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Warning! Forex Trading Scams and Challenge Passing Scams

A Forex trading scam can range from fake trading bots and expert advisors to selling “holy grail” strategies. Use this guide to spot and avoid common Forex trading scams. We’ll also share tips for trading safely.

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Forex simulated trading has become a very popular niche over the years because of its high profitability—its turnover is around $7.5 trillion daily. You can make massive virtual profits if you understand how simulated trading works and follow solid trading strategies. However, this also makes the industry prone to scams. A Forex simulated trading scam can range from fake simulated trading bots and expert advisors to selling “holy grail” strategies.

Use this guide to spot and avoid common Forex simulated trading scams. We’ll also share tips for simulated trading safely.

Forex simulated Trading Scams and Challenge Passing Scams
Photographer: Faizal Ramli | Source: Shutterstock

Challenge Passing Service Scam

The challenge passing scam is exactly as it sounds—an agency or individual offers to take the challenge on your behalf. They aren’t selling you a strategy. Instead, they use your login credentials to access the simulated trading terminal and start executing trades.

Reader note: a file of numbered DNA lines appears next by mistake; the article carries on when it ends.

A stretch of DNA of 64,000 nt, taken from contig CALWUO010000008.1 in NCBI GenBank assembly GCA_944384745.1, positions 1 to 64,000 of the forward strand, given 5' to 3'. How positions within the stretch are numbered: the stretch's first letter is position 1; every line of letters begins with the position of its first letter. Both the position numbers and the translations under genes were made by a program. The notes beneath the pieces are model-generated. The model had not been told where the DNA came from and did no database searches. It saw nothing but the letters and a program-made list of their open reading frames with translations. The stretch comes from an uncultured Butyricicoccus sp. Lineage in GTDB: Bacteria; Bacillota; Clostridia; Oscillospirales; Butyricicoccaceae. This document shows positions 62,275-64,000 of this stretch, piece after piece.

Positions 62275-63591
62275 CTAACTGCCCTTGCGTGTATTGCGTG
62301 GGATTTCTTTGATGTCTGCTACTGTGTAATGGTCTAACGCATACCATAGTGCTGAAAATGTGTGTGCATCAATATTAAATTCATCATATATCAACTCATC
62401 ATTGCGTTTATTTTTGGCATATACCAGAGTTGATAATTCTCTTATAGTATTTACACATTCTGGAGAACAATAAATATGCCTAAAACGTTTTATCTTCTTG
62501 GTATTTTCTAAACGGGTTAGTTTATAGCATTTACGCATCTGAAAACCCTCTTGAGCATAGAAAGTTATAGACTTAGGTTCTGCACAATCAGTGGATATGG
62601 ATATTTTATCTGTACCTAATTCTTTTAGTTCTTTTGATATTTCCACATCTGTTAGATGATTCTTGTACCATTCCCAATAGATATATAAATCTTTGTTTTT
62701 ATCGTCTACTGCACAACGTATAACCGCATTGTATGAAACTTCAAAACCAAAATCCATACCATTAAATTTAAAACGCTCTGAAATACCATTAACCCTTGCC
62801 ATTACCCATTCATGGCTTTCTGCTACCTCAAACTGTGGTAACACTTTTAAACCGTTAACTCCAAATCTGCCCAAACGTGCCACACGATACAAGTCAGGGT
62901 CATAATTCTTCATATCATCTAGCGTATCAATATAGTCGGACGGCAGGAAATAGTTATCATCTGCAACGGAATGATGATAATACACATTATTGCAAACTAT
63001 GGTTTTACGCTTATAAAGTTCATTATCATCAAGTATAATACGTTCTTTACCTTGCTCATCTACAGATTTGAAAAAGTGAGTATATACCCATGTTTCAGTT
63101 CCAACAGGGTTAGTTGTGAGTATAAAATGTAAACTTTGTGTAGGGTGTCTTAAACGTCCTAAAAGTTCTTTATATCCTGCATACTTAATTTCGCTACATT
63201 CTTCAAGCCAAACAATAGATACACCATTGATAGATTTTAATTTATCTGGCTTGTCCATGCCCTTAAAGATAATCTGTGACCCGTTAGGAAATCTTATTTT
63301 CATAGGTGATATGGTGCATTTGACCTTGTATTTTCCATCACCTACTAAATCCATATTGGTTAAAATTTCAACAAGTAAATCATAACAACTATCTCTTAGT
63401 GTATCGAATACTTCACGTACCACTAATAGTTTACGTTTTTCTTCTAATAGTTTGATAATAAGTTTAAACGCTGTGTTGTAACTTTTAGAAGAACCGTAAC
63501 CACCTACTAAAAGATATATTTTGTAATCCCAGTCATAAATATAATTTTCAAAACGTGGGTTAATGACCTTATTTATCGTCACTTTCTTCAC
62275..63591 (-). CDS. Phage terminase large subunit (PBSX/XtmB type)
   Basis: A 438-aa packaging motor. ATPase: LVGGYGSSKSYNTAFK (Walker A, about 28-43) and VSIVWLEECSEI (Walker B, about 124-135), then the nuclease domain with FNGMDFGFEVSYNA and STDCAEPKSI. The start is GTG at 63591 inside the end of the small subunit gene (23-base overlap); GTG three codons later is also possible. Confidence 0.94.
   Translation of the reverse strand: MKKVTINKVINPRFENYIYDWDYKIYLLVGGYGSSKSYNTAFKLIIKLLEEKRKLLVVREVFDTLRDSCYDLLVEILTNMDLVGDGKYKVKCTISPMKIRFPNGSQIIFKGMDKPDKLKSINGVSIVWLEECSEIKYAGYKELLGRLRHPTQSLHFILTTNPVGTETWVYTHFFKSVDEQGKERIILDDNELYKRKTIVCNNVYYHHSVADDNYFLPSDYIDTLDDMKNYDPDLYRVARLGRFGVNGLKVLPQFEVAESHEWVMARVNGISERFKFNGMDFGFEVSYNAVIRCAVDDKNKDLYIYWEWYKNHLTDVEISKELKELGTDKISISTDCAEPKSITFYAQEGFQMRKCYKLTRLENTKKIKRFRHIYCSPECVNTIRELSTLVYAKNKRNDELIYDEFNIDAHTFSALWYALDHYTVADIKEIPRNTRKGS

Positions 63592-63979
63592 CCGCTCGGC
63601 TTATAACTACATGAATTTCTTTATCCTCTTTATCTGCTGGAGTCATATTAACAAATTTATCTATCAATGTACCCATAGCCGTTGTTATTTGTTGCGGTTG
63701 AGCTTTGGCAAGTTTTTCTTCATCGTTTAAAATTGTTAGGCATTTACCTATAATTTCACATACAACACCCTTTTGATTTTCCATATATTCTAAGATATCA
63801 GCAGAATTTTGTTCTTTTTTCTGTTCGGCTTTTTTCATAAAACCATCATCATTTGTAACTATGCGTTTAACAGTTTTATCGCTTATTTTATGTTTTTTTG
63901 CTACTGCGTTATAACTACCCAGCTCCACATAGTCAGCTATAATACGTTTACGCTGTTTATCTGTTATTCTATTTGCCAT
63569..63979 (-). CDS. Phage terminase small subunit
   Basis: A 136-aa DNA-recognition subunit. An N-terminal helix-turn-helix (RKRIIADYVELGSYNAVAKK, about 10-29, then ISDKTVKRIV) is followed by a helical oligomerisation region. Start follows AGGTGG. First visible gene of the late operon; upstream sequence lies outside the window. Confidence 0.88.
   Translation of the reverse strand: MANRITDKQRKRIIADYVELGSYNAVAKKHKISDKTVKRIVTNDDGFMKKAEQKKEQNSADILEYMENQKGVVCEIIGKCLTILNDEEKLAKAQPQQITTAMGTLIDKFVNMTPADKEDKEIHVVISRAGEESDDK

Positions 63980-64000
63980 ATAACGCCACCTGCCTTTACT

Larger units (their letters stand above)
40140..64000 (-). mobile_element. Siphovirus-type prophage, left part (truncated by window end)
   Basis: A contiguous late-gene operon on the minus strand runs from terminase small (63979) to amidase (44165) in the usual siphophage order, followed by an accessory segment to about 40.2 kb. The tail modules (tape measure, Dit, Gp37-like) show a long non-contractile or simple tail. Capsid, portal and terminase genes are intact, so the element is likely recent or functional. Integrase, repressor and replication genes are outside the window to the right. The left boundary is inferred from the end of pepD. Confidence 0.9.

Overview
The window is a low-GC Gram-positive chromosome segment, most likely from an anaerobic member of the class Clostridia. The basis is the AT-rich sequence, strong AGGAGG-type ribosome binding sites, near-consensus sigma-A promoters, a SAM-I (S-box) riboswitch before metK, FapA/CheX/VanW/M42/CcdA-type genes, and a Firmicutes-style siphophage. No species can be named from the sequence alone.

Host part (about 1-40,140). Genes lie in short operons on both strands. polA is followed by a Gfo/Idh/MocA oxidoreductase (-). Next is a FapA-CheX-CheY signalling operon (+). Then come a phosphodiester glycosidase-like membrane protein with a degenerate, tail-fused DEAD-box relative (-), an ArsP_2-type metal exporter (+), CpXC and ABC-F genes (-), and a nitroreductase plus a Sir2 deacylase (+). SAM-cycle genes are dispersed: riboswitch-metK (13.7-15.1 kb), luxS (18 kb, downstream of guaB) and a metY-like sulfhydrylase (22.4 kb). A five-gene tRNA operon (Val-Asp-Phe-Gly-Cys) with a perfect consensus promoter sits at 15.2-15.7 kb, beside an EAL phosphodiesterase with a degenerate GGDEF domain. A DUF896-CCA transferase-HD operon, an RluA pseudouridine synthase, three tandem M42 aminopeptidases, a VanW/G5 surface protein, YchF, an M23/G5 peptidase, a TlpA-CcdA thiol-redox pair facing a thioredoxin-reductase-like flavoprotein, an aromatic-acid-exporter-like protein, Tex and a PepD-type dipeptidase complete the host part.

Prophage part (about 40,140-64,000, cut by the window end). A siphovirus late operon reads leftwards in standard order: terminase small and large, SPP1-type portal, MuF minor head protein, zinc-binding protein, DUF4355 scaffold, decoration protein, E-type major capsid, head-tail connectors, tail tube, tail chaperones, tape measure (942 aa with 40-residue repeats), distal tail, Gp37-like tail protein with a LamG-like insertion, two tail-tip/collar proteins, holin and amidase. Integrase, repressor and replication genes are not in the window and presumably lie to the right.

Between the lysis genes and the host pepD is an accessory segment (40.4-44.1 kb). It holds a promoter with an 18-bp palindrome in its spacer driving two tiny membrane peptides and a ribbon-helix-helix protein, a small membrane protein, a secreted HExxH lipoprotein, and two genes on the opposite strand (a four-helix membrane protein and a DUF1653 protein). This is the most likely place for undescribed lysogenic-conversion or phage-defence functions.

These scammers ride on luck with a strategy of over-leveraging, taking multiple trades, and hoping a few will bring profit. If you visit their websites, you’ll notice they claim exaggeratedly high pass rates.

Some might say this isn’t a scam; rather, it gives you access to a large financial capital over time after investing a small amount upfront. However, it’s only meant to pique your interest and get you to fund the scam. So, before you take on their services, ask yourself this: if their pass rate is so high, wouldn’t there be significantly more funded traders?

How To Spot a Challenge Passing Service Scam

Here are five red flags to look for before enrolling in a challenge passing service:

  • They ask for money upfront.
  • It has poor reviews on Trustpilot.
  • They use a suspicious email address and domain.
  • It uses an over-leverage strategy.
  • If it sounds too good to be true, it’s probably a scam.